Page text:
Sylvester Campbell

New York Negro Ballet (1955)
Dutch National Ballet: Danced principal roles (1960)
Royal Winnipeg Ballet: Principal (1972-1975)

Born in Oklahoma in 1938, Sylvester Campbell trained at Jones-Haywood in Washington DC and School of American Ballet in New York. He became a member of New York Negro Ballet in 1957 and after the company folded, the Het Netherlands Ballet (now Dutch National Ballet) in 1960. Campbell was a principal dancer with the Royal Winnipeg Ballet from 1972-1975. Regarding Campbell, Raven Wilkinson, who danced with him at the Dutch National Ballet, said, “I regret that he was not seen in the United States as a dancer because there was living proof of a danseur noble no matter what color, and he was amazing.” Campbell returned to the United States because he missed his home. In 1977, he won a prize at Moscow’s International Ballet Competition. He was the director of the dance Department of the Baltimore School for the Arts for 15 years after his dance career. He died in Baltimore in 1997 from respiratory failure.


Dr. Josselli Audain Deans PhD
Dance Magazine, November 1997, pages 87-88.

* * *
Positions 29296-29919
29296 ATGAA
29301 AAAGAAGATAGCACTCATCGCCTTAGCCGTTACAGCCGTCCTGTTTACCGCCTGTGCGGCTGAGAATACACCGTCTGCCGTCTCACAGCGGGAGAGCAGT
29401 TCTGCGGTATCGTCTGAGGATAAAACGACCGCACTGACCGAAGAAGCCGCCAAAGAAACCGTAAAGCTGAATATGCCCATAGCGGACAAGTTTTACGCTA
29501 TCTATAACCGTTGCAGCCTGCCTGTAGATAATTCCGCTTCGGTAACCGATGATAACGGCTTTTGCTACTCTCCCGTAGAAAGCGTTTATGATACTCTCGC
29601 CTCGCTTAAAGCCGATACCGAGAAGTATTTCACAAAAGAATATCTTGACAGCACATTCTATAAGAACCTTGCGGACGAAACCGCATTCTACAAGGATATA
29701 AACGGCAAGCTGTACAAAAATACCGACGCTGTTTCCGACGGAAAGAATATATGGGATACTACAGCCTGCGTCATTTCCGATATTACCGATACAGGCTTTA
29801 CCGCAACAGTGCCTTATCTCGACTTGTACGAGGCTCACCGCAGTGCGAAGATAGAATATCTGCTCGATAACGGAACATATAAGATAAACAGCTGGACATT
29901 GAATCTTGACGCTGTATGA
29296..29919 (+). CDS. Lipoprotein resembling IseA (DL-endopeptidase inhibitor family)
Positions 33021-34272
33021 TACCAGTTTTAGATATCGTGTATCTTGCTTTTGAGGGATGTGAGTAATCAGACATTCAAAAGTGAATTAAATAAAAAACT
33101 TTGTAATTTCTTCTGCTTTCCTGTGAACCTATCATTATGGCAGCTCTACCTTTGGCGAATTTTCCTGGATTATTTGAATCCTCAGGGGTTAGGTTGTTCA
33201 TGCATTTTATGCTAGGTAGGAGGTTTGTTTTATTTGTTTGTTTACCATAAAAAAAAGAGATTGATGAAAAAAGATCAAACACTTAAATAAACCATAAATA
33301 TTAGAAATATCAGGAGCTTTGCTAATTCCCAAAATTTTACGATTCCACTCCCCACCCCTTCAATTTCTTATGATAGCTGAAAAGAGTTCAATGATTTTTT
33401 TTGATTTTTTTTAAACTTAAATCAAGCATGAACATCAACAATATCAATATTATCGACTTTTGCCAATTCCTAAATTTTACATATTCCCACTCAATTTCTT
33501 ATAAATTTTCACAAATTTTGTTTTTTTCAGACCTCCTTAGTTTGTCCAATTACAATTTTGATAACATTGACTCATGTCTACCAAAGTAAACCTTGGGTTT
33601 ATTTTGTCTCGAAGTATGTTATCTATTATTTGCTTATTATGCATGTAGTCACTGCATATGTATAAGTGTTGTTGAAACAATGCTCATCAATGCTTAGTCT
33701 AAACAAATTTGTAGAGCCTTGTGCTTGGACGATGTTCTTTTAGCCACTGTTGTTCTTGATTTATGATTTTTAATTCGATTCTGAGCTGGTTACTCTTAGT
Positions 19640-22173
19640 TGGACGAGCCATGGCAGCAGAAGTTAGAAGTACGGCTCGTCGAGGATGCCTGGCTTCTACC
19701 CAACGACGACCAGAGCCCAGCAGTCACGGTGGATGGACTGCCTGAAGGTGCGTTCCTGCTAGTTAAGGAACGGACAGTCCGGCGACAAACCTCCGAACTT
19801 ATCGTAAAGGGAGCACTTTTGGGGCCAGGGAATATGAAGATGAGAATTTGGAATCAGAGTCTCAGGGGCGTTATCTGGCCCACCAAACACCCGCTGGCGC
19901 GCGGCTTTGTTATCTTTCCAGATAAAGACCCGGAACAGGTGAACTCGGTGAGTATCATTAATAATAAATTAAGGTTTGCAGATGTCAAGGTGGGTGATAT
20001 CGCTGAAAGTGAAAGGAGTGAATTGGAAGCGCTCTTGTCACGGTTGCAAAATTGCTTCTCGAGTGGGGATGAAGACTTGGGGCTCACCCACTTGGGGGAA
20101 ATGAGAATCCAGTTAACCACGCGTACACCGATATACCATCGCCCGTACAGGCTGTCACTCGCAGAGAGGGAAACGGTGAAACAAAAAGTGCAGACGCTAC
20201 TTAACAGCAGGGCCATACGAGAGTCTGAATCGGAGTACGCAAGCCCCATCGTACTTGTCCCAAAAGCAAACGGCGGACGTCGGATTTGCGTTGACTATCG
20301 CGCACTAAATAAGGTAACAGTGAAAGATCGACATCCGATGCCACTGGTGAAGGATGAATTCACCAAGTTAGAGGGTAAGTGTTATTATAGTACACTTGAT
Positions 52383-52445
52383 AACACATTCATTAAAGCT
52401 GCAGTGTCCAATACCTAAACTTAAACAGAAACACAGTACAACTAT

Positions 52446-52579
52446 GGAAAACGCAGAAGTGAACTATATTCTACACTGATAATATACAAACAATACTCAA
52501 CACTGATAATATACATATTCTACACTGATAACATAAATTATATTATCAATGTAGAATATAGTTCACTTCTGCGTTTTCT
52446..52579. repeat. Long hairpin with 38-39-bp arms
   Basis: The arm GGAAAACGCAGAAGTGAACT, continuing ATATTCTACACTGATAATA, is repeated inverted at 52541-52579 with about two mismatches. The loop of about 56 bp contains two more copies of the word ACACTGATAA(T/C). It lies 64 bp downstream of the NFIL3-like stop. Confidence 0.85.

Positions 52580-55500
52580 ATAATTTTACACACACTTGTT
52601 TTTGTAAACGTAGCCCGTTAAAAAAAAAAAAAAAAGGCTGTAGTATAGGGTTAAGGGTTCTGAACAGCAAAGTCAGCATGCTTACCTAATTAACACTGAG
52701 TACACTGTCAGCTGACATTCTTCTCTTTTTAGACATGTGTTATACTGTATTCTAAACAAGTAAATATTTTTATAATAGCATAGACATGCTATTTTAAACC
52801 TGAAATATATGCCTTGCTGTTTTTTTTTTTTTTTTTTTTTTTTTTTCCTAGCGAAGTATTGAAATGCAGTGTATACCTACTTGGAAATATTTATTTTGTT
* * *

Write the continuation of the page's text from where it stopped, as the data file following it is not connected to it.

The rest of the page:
See also:

Capitol Ballet and Sylvester Campbell

Sylvester Campbell performed as a guest artist with Capitol Ballet on several occasions: at Cardozo High School on May 24, 1963; in the Mazurka from Serge Lifar’s Suite en Blanc and the Gopak from Rostislav Zakharov’s Taras Bulba at the Cramton Auditorium of Howard University on May 29, 1964; in Pas de deux Romantique with Raven Wilkinson and the Gopak from Rostislav Zakharov’s Taras Bulba at the Cramton Auditorium on May 19 and 20, 1966; and in Joyce Trisler’s Dance for Six, Don Quixote Pas de Deux (with Sandra Fortune), Norbert Vesak’s Belong, and Doris Jones’ Rhapsody in Blue at the Lisner Auditorium on November 20 during the 1976/77 season. He also choreographed Pas de Trois Royale to the music of Andre Messager for the latter performance.


Program: Capitol Ballet Guild, Ford Library Museum
The Washington Post, 19th May 1963, p. G7
The Washington Post, 24th May 1964, p. G4
The Washington Post, 17th May 1966, p. D12

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